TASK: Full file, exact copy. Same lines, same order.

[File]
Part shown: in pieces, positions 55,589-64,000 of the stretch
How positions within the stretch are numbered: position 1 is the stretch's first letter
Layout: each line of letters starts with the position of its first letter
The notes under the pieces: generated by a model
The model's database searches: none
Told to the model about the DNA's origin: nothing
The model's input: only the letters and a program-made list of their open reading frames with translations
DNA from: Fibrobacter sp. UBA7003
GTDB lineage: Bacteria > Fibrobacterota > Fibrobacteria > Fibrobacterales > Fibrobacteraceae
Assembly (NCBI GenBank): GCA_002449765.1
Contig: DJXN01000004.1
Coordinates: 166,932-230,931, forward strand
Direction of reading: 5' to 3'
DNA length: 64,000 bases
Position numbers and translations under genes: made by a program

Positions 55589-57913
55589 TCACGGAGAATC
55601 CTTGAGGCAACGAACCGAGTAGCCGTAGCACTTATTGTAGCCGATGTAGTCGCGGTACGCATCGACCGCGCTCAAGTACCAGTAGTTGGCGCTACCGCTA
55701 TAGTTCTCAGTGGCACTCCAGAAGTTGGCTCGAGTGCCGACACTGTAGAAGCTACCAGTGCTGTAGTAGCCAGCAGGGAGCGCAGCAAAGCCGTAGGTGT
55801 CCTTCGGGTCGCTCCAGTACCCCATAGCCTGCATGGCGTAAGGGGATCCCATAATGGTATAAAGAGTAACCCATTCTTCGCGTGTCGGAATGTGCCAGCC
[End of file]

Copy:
Part shown: in pieces, positions 55,589-64,000 of the stretch
How positions within the stretch are numbered: position 1 is the stretch's first letter
Layout: each line of letters starts with the position of its first letter
The notes under the pieces: generated by a model
The model's database searches: none
Told to the model about the DNA's origin: nothing
The model's input: only the letters and a program-made list of their open reading frames with translations
DNA from: Fibrobacter sp. UBA7003
GTDB lineage: Bacteria > Fibrobacterota > Fibrobacteria > Fibrobacterales > Fibrobacteraceae
Assembly (NCBI GenBank): GCA_002449765.1
Contig: DJXN01000004.1
Coordinates: 166,932-230,931, forward strand
Direction of reading: 5' to 3'
DNA length: 64,000 bases
Position numbers and translations under genes: made by a program

Positions 55589-57913
55589 TCACGGAGAATC
55601 CTTGAGGCAACGAACCGAGTAGCCGTAGCACTTATTGTAGCCGATGTAGTCGCGGTACGCATCGACCGCGCTCAAGTACCAGTAGTTGGCGCTACCGCTA
55701 TAGTTCTCAGTGGCACTCCAGAAGTTGGCTCGAGTGCCGACACTGTAGAAGCTACCAGTGCTGTAGTAGCCAGCAGGGAGCGCAGCAAAGCCGTAGGTGT
55801 CCTTCGGGTCGCTCCAGTACCCCATAGCCTGCATGGCGTAAGGGGATCCCATAATGGTATAAAGAGTAACCCATTCTTCGCGTGTCGGAATGTGCCAGCC